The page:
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Page parameter (in Seam) or GET parameter (general) are often mentioned as a proper means to transfer information from one view to another. But obviously it is not a good idea to have sensitive data in the url, e.g //myserver/show.jsf?userId=12, since it is easy to manipulate these params and look at data someone is not permitted to look at.

So far I've been using what examples and literature show (couse until now was not important):

<f:param value="#{}" name="userId" /> 

in the JSF-file and in the according target page.xml

<param name="userId" value="#{userHome.userId}" />   

I am interested in two things (still kind of new to Seam):

1) What different possible strategies of securing unpermitted access, to e.g. different user accounts, are you using, if you want to stick to page parameter? I'm sure some of you have been facing that challenge already. And what are the pros and cons of these strategies.

2) I want to make use of the Seam EntityHome objects here and there in the project since it is a comfortable handling of entities and kind of a DAO structure - but how to efficiently work with HomeObjects if not using page parameter?

Would appreciate to some thoughts and experiences from you guys. Thanks a lot.


share|improve this question

GET parameters are not inherently unsafe, all REST services rely on data being put in the URL. Parameters (GET or POST) are unsafe if your user detail page, in your example, does not check if you actually have access to user account "12". Also, don't think POST parameters are any harder to manipulate than GET parameters.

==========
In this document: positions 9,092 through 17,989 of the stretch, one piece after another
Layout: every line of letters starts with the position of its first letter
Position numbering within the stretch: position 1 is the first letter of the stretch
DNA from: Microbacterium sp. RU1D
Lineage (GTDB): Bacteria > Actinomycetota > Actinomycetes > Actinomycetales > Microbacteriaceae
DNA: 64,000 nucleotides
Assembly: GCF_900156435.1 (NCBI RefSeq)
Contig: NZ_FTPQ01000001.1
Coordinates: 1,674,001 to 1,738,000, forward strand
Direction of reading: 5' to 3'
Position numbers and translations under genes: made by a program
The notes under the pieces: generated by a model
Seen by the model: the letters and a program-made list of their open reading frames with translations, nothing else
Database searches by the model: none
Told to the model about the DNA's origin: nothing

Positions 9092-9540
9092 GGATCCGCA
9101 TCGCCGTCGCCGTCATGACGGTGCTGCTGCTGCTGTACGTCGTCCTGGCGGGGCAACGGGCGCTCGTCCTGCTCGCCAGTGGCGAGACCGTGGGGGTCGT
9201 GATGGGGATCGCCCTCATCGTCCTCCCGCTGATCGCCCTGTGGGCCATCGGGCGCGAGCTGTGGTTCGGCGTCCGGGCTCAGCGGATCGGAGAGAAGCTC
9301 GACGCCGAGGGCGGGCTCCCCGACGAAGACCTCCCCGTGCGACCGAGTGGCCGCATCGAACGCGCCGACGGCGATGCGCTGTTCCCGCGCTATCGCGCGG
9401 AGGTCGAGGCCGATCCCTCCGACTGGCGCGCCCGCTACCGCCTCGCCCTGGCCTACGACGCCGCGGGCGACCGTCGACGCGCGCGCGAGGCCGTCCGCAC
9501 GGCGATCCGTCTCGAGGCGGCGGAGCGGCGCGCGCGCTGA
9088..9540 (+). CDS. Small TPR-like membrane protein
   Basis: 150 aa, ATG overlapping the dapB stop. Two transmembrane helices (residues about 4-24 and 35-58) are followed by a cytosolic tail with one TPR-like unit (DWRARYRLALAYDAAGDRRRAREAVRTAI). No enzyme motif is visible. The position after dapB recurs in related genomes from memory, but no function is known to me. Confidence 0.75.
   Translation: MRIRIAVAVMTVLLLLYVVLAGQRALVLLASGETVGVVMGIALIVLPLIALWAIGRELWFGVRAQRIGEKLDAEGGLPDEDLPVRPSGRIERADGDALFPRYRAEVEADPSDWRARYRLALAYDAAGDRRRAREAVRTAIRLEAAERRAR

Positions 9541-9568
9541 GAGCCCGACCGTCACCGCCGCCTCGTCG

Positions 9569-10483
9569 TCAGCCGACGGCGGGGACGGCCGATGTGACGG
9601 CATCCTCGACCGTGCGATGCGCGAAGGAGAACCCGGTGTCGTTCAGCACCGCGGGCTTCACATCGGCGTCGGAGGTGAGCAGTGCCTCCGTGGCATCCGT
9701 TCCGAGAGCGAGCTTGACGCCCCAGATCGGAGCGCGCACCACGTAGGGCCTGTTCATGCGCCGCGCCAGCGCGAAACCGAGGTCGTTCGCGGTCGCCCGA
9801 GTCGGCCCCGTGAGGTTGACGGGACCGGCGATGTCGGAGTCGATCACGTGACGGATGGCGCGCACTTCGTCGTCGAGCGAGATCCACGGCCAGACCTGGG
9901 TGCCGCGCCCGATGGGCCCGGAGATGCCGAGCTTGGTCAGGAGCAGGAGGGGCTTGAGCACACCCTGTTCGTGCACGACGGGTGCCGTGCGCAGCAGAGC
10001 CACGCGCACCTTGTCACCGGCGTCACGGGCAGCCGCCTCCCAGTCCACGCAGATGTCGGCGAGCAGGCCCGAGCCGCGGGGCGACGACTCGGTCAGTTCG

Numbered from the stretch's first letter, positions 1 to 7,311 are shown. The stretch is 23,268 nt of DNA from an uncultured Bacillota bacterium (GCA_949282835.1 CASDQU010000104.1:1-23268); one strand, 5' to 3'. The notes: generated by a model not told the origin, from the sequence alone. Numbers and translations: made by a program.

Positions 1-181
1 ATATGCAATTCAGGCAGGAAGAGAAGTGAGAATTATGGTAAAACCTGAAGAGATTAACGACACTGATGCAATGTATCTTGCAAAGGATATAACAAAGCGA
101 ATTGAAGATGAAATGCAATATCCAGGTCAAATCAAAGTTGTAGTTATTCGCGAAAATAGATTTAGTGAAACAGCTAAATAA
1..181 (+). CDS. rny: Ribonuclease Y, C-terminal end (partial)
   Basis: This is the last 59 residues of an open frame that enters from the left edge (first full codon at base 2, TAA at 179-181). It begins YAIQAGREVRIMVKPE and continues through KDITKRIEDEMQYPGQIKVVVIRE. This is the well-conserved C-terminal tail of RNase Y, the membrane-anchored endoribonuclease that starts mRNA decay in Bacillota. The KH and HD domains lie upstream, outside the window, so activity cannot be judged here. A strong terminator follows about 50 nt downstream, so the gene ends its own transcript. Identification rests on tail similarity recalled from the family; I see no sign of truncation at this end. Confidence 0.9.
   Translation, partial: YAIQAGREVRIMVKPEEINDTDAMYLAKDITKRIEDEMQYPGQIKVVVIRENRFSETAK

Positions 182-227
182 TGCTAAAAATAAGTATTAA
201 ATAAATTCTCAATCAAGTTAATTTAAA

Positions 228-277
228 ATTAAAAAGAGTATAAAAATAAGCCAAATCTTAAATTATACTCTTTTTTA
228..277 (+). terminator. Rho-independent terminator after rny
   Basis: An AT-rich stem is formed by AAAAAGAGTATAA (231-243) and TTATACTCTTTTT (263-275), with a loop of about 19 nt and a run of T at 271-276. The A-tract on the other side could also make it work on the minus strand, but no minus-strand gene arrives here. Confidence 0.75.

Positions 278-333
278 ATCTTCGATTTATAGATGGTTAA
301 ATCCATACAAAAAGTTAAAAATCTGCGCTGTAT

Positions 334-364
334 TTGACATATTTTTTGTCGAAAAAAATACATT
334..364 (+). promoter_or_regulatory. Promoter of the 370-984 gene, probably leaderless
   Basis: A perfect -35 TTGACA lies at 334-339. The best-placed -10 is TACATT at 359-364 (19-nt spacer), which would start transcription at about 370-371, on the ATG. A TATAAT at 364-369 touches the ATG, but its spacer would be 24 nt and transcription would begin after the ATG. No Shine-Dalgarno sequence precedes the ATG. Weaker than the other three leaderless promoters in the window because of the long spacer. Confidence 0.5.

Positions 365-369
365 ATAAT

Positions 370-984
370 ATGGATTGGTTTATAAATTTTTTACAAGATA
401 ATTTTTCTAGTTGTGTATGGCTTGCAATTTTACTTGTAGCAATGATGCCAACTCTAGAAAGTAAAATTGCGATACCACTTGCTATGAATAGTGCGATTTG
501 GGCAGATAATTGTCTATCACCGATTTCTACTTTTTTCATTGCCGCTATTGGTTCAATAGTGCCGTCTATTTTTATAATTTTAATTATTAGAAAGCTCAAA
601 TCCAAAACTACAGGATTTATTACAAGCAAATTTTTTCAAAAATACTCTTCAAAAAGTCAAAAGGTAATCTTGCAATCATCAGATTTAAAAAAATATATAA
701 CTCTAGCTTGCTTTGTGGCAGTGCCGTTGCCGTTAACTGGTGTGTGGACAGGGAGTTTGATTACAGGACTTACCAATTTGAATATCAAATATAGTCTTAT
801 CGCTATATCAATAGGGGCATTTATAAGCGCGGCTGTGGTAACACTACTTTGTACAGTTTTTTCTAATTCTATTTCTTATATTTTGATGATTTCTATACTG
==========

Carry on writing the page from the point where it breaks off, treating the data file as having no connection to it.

So, your code should check if you are entitled to view sensitive data. To handle unauthorized access, you can just throw an in the setUserId() method if the user is setting an ID he is not entitled to. Launching this exception makes Seam follow the exception handling mechanism described in pages.xml (by default it redirects to the /error.xhtml page with an error message).

@In Identity identity;  // The standard Seam Identity component
@In Long sessionUserId; // You should outject this during user login

public void setUserId(Long userId) {
  // Grant access is user is an admin or his id is the same as the one
  // he is trying to set. Otherwise, exception.
  if (!identity.hasRole('admin') && !sessionUserId.equals(userId)) {
    throw new AuthorizationException("Not authorized");
  this.userId = userId;
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